The Government has commissioned new research into what steps employers have been taking to promote more diversity in the workplace and how they are trying to banish a stubborn ethnicity pay gap.
The Department for Business, Energy and Industrial Strategy on Wednesday said that it had commissioned the new research off the back of the independent McGregor-Smith Review into black, Asian and minority ethnic (BAME) participation and progression in the workplace.
Published in February last year, that review found that the UK economy could benefit from a £24bn-a-year boost if BAME people had the same opportunities as their white counterparts in the worklace.
The review also called on companies with more than 50 employees to publish a breakdown of their workforce by race and pay band – similar to the gender pay gap regulation which came into effect last year and will see all companies employing more than 250 people in the UK having to publish a gender pay gap report by early April this year.
The department said that the research would be carried out by the charity Business in the Community (BITC), and that it would examine what action employers are taking to prevent bullying and harassment of BAME people in the workplace and whether companies report their ethnicity pay gap.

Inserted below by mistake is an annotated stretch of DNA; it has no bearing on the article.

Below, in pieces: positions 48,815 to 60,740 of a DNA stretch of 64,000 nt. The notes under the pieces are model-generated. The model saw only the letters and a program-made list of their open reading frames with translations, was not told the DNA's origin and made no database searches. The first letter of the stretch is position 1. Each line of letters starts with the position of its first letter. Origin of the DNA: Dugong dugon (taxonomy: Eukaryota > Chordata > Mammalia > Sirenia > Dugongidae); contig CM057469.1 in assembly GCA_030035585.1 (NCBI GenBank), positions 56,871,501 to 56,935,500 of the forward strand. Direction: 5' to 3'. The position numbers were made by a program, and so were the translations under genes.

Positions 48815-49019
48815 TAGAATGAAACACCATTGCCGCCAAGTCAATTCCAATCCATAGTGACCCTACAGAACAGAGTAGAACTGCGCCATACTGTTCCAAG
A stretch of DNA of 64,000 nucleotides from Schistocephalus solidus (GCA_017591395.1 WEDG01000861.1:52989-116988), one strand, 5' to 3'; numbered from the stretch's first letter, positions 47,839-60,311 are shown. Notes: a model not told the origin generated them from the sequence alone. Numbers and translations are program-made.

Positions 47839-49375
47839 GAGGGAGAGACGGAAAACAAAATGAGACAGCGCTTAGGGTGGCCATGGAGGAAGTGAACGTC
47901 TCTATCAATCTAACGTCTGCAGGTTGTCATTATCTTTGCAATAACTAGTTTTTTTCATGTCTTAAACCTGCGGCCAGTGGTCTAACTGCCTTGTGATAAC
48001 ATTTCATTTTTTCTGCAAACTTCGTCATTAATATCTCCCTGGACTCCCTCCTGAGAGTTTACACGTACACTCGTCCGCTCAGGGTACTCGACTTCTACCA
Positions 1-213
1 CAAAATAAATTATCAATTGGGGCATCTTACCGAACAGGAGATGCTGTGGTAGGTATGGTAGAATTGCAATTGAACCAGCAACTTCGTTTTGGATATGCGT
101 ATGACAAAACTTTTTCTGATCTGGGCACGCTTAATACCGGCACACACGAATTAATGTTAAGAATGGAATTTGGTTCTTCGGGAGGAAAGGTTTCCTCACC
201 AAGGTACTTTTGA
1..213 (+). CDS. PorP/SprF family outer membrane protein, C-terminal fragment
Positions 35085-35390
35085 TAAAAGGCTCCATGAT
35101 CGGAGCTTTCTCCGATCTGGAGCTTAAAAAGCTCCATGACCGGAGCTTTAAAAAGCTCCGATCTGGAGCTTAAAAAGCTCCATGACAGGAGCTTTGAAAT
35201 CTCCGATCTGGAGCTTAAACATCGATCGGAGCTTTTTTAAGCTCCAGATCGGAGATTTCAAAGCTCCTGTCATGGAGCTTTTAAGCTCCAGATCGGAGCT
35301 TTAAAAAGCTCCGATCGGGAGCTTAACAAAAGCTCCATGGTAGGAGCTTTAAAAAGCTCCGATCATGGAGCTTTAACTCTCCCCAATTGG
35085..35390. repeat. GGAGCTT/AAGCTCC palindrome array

“This will help to establish whether any further action is needed to ensure workplaces are inclusive,” it said.
The review is expected to take one year and will form part of the Government’s Industrial Strategy’s ambition to help businesses create higher-quality and better paying jobs, and to ensure that people from a host of different backgrounds can thrive in their chosen workplace.
“It is unacceptable that people are being held back in the workplace because of their ethnic background – we want to make sure that the economy works for everyone, so people have the same opportunities to progress and can achieve their true potential,” said business minister Andrew Griffiths.
“This new research will establish what steps employers have taken to haul down workplace barriers and harness the talent of a diverse workforce, helping us to assess if further action is needed,” he said.
Sandra Kerr, race equality director at Business in the Community, said that she particularly welcomed the Government’s commitment “to support the survey and championing of the race equality agenda”.
The McGregor-Smith Review 2017 provided 26 recommendations on areas such as raising transparency and celebrating success, to help promote black and ethnic minorities’ role in the workplace.
Baroness McGregor-Smith, who conducted the review, said on Wednesday that the new research would provide an opportunity to “take stock of progress and consider if stronger actions are needed for us to see change”.